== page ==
Golfers shake off winter’s gloom with a slice of camaraderie at Golf USA
In midwinter in the Roaring Fork Valley, when most people have moved from the links to the lifts and traded in seven irons for skis, true diehard golfers have found a winter haven.It’s called Golf USA, a year-round golf store on Highway 82 between Carbondale and Glenwood Springs. But for its rugged winter regulars, it’s so much more. Through the cold months, the store is a community gathering place, practice center and refuge from those insane folks who actually spend the snowy winters skiing.You won’t find fair-weather golfers here. The men and women who pass by will drive through sleet and snow to find a patch of green amid the white. And they want to tell you about it. The question when you bump into another golfer at Golf USA in the winter is always, “Where have you played?” The answers rarely differ (there’s only a handful of courses open in the winter on the Western Slope). The question is more an acknowledgment of kinship, like a password to an unspoken brotherhood. It’s a chance to strike up conversation, to boast about unexpected triumphs and share the familiar gripes of the game.”I hear Battlement’s open.”
“Yeah, but Redlands Mesa’s cutting their greens already.”Pause”How’s the game?”And a friendship is born. The store is manned by manager Frank Mooney. Most days, he wears a workman’s apron with his sleeves rolled up. He resembles a bartender, which was his past profession. Like the store, he plays many different roles for customers – swing counselor, equipment guru, friend. “Guys come in to talk about the courses that are open, but mostly they just want to brag about their rounds or complain about how they played. I don’t mind listening,” he says.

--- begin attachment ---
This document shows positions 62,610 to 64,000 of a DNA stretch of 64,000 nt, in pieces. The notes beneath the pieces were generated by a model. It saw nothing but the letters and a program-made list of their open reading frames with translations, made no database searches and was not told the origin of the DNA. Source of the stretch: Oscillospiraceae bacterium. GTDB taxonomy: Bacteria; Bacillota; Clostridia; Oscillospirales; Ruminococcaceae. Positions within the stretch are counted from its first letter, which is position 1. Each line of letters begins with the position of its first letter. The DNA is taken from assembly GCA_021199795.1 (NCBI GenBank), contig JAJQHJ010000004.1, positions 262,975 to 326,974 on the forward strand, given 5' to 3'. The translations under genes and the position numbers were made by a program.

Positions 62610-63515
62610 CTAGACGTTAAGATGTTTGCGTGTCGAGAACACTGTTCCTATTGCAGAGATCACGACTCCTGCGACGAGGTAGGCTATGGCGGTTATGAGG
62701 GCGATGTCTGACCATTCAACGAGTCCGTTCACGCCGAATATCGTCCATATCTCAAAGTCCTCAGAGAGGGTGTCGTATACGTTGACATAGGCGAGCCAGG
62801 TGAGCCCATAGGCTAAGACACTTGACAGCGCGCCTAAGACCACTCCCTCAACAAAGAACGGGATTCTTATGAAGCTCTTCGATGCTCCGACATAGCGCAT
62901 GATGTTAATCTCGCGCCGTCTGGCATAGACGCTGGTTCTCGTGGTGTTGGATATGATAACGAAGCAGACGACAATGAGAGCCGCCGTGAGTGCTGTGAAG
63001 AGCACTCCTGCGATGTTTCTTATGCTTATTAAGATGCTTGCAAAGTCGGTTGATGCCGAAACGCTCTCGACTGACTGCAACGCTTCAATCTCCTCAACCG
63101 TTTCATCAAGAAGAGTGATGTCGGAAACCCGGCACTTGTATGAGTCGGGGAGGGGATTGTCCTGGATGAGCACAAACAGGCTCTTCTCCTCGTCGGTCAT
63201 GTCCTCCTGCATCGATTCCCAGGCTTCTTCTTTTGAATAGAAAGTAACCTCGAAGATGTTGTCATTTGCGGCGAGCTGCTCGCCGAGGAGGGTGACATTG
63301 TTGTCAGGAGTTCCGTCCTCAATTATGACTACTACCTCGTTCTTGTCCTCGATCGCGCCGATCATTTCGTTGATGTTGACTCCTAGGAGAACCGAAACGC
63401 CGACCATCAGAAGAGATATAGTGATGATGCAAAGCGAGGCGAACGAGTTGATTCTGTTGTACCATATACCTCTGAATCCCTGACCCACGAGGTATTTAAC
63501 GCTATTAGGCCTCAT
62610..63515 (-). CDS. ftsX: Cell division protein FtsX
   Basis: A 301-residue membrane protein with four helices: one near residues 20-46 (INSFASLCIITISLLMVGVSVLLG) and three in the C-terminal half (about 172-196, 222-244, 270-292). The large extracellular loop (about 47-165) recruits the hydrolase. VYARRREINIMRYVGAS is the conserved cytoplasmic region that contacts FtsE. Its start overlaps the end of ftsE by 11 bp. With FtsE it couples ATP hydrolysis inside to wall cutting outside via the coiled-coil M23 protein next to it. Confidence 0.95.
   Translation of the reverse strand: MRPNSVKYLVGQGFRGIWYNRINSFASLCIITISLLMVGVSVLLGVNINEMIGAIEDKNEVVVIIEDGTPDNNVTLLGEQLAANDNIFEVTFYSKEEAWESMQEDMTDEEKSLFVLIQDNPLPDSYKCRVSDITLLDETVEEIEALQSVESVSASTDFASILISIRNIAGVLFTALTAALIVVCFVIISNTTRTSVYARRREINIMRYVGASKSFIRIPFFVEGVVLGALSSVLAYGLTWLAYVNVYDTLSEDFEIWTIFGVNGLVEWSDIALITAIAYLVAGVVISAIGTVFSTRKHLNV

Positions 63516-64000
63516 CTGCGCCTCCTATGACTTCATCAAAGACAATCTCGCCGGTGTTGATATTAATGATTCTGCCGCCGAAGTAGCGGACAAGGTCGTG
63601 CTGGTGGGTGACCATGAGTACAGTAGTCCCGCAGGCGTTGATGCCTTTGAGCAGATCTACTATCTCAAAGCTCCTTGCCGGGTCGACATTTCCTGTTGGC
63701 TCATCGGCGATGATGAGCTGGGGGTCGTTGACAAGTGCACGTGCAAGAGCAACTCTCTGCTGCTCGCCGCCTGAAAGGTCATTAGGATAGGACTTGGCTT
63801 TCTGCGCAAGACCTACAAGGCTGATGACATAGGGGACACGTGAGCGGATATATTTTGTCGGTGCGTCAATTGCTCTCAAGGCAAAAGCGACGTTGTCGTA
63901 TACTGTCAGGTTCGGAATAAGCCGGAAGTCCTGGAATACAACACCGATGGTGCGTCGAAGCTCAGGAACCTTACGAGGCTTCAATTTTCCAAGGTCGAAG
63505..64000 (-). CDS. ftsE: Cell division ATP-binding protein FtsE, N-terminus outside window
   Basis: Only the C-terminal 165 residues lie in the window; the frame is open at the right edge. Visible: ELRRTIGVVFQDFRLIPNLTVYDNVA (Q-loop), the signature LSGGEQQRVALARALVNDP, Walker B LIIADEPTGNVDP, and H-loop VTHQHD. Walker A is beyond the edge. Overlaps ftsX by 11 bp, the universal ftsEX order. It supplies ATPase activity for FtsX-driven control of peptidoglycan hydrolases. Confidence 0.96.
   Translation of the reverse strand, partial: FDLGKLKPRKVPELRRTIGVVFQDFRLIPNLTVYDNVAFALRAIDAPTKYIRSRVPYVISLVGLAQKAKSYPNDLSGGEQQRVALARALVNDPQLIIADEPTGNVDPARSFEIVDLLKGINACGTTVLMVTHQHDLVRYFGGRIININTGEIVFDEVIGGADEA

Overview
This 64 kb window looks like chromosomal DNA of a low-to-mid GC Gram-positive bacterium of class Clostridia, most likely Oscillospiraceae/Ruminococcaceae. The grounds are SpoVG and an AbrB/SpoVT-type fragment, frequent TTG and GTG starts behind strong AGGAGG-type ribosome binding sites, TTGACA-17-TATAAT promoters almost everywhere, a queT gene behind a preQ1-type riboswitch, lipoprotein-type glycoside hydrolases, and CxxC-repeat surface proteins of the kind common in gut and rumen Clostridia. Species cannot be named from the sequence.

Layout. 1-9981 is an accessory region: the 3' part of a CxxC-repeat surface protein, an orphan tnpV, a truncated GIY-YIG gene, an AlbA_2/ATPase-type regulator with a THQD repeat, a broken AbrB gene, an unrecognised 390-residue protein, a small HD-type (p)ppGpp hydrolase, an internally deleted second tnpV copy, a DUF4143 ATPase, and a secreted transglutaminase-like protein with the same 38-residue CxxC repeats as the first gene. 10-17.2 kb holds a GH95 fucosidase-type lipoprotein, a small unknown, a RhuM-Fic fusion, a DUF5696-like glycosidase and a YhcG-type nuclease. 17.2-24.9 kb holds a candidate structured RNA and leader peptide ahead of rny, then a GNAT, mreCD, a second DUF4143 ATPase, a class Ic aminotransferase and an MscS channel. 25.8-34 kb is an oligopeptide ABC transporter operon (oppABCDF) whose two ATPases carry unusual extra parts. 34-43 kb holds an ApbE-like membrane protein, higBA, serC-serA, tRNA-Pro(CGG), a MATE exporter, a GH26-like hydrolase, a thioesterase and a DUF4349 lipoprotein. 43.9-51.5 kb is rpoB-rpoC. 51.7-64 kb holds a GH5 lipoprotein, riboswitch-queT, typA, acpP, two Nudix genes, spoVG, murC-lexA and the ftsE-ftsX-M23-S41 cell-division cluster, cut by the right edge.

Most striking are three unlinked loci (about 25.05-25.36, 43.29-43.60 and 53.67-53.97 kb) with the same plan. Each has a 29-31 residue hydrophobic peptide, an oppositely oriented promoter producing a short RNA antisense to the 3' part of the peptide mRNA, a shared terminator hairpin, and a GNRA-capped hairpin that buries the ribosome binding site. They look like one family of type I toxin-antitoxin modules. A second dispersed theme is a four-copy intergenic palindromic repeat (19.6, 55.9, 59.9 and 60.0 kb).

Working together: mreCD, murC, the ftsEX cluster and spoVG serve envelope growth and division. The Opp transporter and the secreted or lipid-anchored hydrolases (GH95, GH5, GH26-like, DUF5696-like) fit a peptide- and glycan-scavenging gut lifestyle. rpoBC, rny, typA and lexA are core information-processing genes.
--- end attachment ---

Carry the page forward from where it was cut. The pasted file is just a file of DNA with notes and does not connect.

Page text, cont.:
Golf USA, which is part of a franchise based in Oklahoma, has, despite its corporate beginnings, become a true community meeting site in the valley. Along with the normal golf store equipment such as tees, balls, bags, hats and clubs, the store offers a small artificial putting green and an area to hit balls into a net. It’s a modest indoor facility, more for trying demo clubs than practicing, but that’s hardly a deterrent. Often, customers come in just to hit balls and take a few putts; anything to be around the game.”The store definitely has a clubhouse feel. People come in all the time just to talk about golf; we joke about installing a couch and coffee machine,” Mooney says.Bob Greenly, a customer from Breckenridge, says he has planned trips to see his daughter, who lives in Carbondale, far more often since Golf USA opened eight years ago.”There’s nothing in Summit County in the winter, except for a little golf section in Gart Sports. So whenever I visit my daughter I make sure to stop off here,” he says.Although Golf USA naturally sees more customers in spring and summer, it does good business in the winter. Golfers are tinkers. Reluctant to assume blame for bad play, it is most often the equipment that gets blasted after bogies (the wind, caddy and playing partners are not far behind).
With all winter to rue means of improvement, the store offers a wide array of equipment repair and alteration services. Perhaps new grips will help? Maybe a new shaft? How about starting over with a brand new set of clubs?Working year-round at the golf shop, Mooney says he rarely has a chance to play, especially in the winter. When asked if the shop has a similar rule to many Aspen ski shops – if it snows 6 inches, the shop doesn’t open until noon – Mooney shakes his head.”On crystal-clear spring days customers are always stopping by in the morning for some last-second balls or tees. They’d be furious if we had an 80-degree rule,” he says.Mooney calls golf an “addiction,” but points out there are far worse addictions out there. A former bartender, he should know. With so many golfers coming in just looking for someone with whom to chew the fat, is his job all that different from bartending?”There are a lot of similarities. You have to know that often people just want someone to talk to – in this case, they want to talk about golf,” Mooney says. “I actually like it. It’s fun talking to people about their passion, even if it’s hard sometimes to get them to stop talking.”
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